"]]" have a special meaning.  There are treated like chunk
        delimiters with the following semantics. "[" or "[" mark the beginning of a chunk, while "]" or "]" mark the end of a
        chunk. Double symbols indicate strong frontiers while simple
        ones refer to weak frontiers.

     --> You should escape the input parentheses if they have no special meaning
     --> You should escape the squared parentheses in the input and in the training set, if not

     lat: The input is a lattice (or a dag, or an acyclic automaton).
              Each line is an edge of the form:

              begin_postion end_position word [ optional list of postags ]

        Sentences are separated by an empty line. This returns the
        best tree over the lattice, so it chooses one path. This might be
        useful to parse the output of a speech recognition system but
        can also be used for other purposes (for example, see [3])
        This is still an experimental feature.

5.3 Grammars
      We have chosen text format over binary format, so grammars can
      be more easily amended using scripts. On the other hand, this
      makes our grammars quite large on disk.  An annotated grammar is
      made of annotation information followed by annotation histories,
      followed by grammar rules, followed by lexical rules.

        Grammar ::= AnnotationInfo+ AnnotationHistory+ InternalRule+ LexicalRule+
        AnnotationInfo ::= NT integer
        AnnotationHistory ::= Tree[integer]

      - An AnnotationInfo gives the number of annotations for a
        non-terminal symbol in the grammar.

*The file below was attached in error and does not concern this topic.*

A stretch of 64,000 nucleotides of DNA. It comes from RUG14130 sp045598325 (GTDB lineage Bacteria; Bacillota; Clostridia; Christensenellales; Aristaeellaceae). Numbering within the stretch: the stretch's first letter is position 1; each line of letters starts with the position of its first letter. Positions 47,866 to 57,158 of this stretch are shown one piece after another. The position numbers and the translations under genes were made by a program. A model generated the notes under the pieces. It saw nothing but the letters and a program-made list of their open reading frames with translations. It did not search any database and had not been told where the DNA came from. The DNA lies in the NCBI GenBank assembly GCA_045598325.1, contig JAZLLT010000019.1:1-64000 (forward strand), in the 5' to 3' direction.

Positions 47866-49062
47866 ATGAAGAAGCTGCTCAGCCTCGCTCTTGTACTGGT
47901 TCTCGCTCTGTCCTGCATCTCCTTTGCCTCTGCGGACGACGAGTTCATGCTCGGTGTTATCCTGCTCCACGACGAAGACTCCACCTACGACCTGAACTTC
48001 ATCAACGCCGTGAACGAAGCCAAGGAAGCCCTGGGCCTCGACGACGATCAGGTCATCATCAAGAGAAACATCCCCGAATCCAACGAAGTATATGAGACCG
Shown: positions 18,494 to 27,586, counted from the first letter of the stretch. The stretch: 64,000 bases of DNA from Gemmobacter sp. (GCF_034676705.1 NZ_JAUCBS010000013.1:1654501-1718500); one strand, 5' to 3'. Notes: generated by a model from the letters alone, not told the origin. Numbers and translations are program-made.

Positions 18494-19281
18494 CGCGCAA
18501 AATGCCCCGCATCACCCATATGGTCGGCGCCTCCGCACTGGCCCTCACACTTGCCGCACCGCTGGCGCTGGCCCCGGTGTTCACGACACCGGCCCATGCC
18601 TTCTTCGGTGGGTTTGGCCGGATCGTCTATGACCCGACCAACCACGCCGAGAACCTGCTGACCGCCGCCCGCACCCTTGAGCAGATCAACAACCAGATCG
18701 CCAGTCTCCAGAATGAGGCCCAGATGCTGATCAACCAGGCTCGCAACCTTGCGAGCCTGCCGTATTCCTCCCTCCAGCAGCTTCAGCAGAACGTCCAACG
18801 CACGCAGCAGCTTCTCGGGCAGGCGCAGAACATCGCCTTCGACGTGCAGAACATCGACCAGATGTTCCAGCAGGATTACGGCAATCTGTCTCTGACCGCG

- An AnnotationHistory gives the history of splits for a
        non-terminal symbol.
      - In the future Annotation Histories and Annotation Information
        will be unified.
      - NT is a string

5.3.1 Rules
       There are 2 kinds of rules, lexical rules and internal rules,
       the latter being divided in binary and unary internal
       rules. See the following table for a BNF desciption of the
       format, where annotation is of integer type and probability of
       floating point type.

         InternalRule ::= BinaryRule \/  UnaryRule
         BinaryRule ::= "int" NT NT NT binary_probability+
         UnaryRule ::= "int" NT NT unary_probability+
         binary_probability ::= (annotation,annotation,annotation,probability)
         unary_probability ::= (annotation,annotation,probability)
         LexicalRule ::= "lex" NT word lexical_probability+
         lexical_probability ::= (annotation,probability)

6 References

[1] "Handling Unknown Words in Statistical Latent-Variable Parsing
  Models for Arabic, English and French", Mohammed Attia, Jennifer
  Foster, Deirdre Hogan, Joseph Le Roux, Lamia Tounsi and Josef van
  Genabith, Proceedings of SPMRL 2010.

[2] "Improved Inference for Unlexicalized Parsing", Slav Petrov and
Dan Klein, HLT-NAACL 2007

[3] "Language-Independent Parsing with Empty Elements", Shu Cai,
David Chiang and Yoav Goldberg, ACL-2011 (Short Paper)

7. People
The following people have worked on the LORG parser: Joseph Le Roux, Deirdre Hogan, Jennifer Foster, Corentin Ribeyre, Lamia Tounsi and Wolfgang Seeker.